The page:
Utah is set to implement the strictest DUI law in the nation – just in time for New Year’s.
DUI punishments can vary by state. Utah’s new law says anyone who “operates a motor vehicle in a negligent manner causing the death of another” will have committed a criminal homicide, which is a felony.
The state legislature approved the change in 2017 before it was signed into law by Republican Gov. Gary Herbert.
“That’s the mandate to law enforcement: You see someone driving impaired, you pull them over,” Herbert said earlier this year. “We’re not saying people can’t drink. You can certainly drink, and you can drink until your eyes bug out if you want. We’re just saying don’t’ drive and drink.”
A BAC of .05 percent typically results in about three alcoholic drinks for a 160-pound man, according to the CDC. Effects can include lowered alertness, exaggerated behavior and a “usually good feeling,” the CDC said. As for driving, people with a .05 percent BAC could have reduced coordination or difficulty steering.
The Cleveland Clinic has a BAC calculator for people to input their weight and amount of alcohol ingested.
Already, Utah has seen an uptick in people relying on ride-share programs, according to Highway Patrol Lt. Col. Mark Zesiger. He told The Salt Lake Tribune many people didn’t realize the law had a delayed implementation and assumed it went into effect immediately after the state legislature approved it.
“Our DUI squad definitely saw right after the law was passed an increase in the number of people who were using ride-share programs,” Zesiger said. “That’s a good thing; we’ll take that.”
Law enforcement officials are instructed to “make arrests based on observed impairment” rather than a “predetermined BAC level,” according to the Utah Department of Public Safety.
Zesiger said all officers have been retrained in field sobriety “to make sure ... they do meets standards.”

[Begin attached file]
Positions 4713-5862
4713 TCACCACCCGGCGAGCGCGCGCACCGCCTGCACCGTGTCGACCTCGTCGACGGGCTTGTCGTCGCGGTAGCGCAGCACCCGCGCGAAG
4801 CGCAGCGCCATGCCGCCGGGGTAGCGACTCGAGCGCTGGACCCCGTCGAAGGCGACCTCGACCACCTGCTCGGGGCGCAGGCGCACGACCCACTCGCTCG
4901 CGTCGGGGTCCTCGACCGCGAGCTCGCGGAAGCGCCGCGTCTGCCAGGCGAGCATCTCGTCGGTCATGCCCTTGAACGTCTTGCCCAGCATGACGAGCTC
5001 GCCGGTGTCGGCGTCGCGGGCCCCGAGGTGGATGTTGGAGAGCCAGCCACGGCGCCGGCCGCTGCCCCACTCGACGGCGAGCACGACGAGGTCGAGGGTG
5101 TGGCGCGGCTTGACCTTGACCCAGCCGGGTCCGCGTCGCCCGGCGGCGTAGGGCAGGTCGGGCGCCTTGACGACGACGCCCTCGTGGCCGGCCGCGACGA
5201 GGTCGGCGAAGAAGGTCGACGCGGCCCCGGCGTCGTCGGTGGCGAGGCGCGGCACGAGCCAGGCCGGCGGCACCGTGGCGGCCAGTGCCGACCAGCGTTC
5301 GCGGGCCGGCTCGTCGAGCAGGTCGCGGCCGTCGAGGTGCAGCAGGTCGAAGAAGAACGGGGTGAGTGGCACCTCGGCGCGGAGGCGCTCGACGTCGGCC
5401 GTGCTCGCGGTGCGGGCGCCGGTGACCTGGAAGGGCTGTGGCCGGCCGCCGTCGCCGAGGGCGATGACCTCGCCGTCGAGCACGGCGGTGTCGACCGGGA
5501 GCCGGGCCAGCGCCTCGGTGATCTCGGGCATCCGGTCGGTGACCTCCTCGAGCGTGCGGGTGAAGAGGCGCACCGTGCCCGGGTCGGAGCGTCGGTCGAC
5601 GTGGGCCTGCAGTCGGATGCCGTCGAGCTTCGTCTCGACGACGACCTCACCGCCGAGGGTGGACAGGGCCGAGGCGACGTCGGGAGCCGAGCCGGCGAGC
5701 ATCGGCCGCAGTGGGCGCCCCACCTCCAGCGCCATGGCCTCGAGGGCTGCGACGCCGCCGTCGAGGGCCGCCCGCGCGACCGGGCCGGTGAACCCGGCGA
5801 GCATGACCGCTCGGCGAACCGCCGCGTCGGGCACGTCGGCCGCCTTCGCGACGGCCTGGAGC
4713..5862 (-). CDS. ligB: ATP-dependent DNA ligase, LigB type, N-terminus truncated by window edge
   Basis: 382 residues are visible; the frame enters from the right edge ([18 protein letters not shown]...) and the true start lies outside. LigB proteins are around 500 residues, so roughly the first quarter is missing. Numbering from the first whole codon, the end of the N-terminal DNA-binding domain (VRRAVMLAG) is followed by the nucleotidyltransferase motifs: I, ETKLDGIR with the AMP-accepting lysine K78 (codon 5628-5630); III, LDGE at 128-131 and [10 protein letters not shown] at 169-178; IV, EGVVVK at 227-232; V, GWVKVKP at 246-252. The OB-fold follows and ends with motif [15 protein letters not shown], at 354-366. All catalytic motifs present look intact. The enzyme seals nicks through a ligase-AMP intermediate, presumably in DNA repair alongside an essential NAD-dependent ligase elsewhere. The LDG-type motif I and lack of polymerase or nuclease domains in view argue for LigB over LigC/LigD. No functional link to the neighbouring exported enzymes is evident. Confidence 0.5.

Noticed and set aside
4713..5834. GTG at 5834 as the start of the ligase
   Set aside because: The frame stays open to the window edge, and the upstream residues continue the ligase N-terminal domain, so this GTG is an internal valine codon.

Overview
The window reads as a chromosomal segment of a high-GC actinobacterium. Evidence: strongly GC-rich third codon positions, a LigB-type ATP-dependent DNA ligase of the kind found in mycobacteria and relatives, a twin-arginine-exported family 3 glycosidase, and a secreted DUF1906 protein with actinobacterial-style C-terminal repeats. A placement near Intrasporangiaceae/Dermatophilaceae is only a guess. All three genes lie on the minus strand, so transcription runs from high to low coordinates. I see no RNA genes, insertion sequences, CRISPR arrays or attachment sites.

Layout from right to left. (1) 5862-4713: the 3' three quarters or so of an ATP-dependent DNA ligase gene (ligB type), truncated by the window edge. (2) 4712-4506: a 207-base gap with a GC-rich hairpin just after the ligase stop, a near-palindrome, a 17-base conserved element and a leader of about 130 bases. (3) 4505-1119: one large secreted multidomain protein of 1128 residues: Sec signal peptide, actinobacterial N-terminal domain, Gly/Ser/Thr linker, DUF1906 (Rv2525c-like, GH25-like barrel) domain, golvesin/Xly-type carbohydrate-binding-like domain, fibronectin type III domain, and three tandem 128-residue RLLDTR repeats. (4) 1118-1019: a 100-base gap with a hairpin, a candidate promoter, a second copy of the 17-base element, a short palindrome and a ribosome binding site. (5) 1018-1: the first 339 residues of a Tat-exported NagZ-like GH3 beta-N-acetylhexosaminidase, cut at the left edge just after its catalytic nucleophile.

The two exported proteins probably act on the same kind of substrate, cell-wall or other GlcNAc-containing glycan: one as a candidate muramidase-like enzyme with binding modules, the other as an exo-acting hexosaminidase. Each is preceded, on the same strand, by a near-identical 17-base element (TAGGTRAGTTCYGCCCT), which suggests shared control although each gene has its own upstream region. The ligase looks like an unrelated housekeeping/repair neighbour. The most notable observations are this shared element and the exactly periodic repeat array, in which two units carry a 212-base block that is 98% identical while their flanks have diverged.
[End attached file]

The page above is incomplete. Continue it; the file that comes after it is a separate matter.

According to the state’s public safety department, 54,402 arrests were made in the past five years for DUI infractions – an average of 29.8 arrests per day.
Nearly 10,500 people died in 2016 from alcohol-impaired driving crashes in the U.S., according to the National Highway Traffic Safety Administration.
“When we look at the fatal crashes, if you have between .05 and .79 [BAC], you’re seven times more likely to be in a fatal crash,” Dr. Bella Dinh-Zarr, vice chair of the National Transportation Safety Board has said.
But the American Beverage Institute isn’t on board with the new law, calling it an “attack on the restaurant and hospitality industries.”
“I have no doubt that proponents of .05 laws are well-intentioned, but good intentions don’t necessarily yield good public policy,” spokesman Jackson Shedelbower said in a statement.
“Instead of targeting moderate and responsible drinkers, as this .05 law does, limited traffic safety resources should be focused on the high-BAC and repeat drunk driving offenders responsible for the vast majority of alcohol-related traffic fatalities,” he continued. “That way, the roads actually become safer and those who enjoy a drink or two over dinner before driving are not labeled criminals.”
Shedelbower said it’s understandable that Utah is the first state to implement a .05 BAC law since “many Utahns entirely refrain from alcohol consumption for religious reasons, and therefore, lack a full understanding of its effects.” Utah does heavily regulate alcohol, from what can be brought into the state to how much alcohol content can be found in beer.
While Utah is the first state to implement such a law, it isn’t the only to consider it. Earlier this year, Delaware lawmakers introduced a bill to lower the threshold. Hawaii and Washington, too, have considered such measures.